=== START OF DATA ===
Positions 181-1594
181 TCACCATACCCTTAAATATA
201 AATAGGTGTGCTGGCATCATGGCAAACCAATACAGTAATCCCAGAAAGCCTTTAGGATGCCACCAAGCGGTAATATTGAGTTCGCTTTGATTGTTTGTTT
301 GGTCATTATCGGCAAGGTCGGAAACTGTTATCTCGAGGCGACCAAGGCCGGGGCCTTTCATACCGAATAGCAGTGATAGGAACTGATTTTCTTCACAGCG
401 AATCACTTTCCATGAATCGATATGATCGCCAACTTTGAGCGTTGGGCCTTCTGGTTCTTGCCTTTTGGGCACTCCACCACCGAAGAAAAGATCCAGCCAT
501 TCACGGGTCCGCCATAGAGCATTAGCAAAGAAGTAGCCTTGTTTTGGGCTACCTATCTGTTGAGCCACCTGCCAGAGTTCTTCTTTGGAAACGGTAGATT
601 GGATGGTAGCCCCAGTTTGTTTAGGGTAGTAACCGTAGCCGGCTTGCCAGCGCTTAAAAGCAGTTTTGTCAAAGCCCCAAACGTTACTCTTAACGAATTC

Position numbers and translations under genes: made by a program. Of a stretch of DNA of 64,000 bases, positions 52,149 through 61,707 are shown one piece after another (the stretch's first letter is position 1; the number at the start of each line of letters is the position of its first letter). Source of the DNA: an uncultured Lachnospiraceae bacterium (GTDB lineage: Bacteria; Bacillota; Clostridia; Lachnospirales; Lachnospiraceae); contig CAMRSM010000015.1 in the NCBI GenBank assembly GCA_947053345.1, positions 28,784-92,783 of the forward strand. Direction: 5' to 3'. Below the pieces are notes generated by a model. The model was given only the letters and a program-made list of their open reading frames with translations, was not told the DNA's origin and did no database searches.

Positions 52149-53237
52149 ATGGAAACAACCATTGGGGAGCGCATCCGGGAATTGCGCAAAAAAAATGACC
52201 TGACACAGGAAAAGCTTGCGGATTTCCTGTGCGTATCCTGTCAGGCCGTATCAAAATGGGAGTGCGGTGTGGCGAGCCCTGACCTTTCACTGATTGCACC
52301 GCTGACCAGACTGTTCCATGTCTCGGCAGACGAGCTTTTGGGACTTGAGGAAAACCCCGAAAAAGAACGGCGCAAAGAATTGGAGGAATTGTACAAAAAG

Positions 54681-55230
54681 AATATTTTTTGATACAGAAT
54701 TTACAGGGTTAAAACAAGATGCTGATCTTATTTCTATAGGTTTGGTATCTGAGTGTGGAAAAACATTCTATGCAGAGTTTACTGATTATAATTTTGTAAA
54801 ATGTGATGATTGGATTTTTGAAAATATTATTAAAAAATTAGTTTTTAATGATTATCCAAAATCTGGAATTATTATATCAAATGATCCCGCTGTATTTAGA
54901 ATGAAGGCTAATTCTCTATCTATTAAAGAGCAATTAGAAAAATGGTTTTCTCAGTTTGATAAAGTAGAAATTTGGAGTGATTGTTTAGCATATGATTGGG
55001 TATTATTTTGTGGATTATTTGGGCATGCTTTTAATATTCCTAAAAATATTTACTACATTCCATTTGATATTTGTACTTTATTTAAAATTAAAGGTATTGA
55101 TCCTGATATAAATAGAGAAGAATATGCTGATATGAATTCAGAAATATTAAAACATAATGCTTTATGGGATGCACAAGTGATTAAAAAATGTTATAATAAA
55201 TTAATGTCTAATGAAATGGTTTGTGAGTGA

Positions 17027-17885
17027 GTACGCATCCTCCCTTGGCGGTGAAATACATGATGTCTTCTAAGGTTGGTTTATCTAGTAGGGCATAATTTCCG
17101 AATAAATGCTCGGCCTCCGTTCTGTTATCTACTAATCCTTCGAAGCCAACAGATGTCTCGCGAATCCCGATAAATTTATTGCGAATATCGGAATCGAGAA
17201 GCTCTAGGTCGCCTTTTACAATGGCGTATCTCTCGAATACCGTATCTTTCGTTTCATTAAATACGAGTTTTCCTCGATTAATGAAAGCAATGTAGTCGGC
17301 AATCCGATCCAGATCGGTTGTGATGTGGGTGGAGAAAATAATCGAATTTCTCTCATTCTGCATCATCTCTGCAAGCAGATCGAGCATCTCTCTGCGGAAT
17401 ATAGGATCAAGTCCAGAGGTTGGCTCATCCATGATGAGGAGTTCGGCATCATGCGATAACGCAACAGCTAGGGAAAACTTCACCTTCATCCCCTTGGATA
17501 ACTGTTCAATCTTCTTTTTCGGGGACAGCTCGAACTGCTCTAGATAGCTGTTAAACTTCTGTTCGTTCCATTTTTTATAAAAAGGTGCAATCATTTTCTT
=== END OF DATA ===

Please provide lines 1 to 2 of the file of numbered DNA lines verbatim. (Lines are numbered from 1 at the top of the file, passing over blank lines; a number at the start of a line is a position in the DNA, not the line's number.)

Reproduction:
Positions 181-1594
181 TCACCATACCCTTAAATATA